In 1995, the SWC gave up control of the Cotton Bowl Classic as part of its planned dissolution after the season. The Big 12 Conference took over control, sending a team (usually the championship game loser or a division runner-up) as its representative, facing off against either the champion of the Western Athletic Conference or the second-place finisher of the Pac-10 Conference. In 1996, the No. 5 joined Notre Dame as the only programs outside of a major conference to play in the Cotton Bowl in the modern era, defeating the Kansas State Wildcats 19–15, winning an NCAA record 14th game, and finishing the season ranked fifth in the country with a 14–1 record.
In 1999, the Cotton Bowl arranged for a team from the Southeastern Conference to be the Big 12 opponent, and Southwestern Bell (now AT&T) began sponsoring the event. More often than not, the SEC representative came from the West Division. However, Tennessee appeared in 2001 and 2005, and Missouri appeared in 2014.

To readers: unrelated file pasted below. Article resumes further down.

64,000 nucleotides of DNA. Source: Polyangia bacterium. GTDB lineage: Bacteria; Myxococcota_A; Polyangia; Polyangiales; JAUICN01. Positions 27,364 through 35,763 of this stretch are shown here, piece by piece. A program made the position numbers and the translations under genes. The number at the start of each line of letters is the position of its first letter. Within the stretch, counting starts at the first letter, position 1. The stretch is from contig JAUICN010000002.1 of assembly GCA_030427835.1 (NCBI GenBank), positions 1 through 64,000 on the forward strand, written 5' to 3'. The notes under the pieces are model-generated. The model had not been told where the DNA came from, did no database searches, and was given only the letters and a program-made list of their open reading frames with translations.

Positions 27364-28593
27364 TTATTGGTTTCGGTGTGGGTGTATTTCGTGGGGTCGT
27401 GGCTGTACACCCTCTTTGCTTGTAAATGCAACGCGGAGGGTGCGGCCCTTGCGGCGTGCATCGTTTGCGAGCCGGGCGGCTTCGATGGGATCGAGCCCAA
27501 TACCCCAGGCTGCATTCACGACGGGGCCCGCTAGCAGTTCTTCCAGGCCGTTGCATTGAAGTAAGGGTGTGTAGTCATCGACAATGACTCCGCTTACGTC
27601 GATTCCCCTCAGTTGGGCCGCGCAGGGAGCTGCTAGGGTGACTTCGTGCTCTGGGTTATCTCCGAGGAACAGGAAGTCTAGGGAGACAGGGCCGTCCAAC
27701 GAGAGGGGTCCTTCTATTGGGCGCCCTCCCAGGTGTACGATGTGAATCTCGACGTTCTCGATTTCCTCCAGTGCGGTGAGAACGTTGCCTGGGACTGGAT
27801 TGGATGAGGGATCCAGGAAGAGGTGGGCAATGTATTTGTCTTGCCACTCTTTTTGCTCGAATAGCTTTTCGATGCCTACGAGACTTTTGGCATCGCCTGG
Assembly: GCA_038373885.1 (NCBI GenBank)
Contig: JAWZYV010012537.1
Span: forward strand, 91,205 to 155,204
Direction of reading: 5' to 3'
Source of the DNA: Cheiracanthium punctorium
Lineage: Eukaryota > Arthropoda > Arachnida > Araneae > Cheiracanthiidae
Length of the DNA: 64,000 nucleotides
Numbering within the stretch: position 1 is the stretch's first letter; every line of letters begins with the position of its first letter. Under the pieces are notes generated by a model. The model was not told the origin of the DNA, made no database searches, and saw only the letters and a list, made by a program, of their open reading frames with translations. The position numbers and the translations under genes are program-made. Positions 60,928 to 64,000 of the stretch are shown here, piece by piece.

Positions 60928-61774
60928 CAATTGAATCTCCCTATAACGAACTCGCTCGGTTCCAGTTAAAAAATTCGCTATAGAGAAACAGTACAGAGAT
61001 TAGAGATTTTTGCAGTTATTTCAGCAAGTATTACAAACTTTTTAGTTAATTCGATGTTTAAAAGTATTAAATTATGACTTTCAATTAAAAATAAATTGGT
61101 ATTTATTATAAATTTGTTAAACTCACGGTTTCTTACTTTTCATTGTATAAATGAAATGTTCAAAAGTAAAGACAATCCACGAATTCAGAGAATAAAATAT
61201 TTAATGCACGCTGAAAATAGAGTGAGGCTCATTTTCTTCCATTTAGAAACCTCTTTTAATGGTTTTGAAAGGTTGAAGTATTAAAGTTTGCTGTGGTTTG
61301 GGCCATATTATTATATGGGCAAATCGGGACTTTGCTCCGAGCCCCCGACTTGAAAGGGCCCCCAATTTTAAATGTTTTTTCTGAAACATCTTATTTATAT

Through 2008, the Cotton Bowl Classic continued to be played on New Year's Day (except in 2004 and 2006, when the game was moved to January 2) and was usually the second game of the day to kick off, generally following the Outback Bowl.
This decade was kicked off in grand fashion, as two former Southwest Conference rivals faced off in the 2000 Classic. The Arkansas Razorbacks, now a member of the SEC (as of 1992), and Texas Longhorns, now a member of the Big XII (as of 1996) faced off in the first college football game of the last year of the 20th Century. After a lackluster first half ended with the game tied 3–3, the Razorbacks opened things up, led by Offensive MVP running back Cedric Cobbs. Arkansas beat their former hated rival, 27–6, holding the Longhorns to negative yards rushing, and sacking the Texas QB a bowl-record 8 times.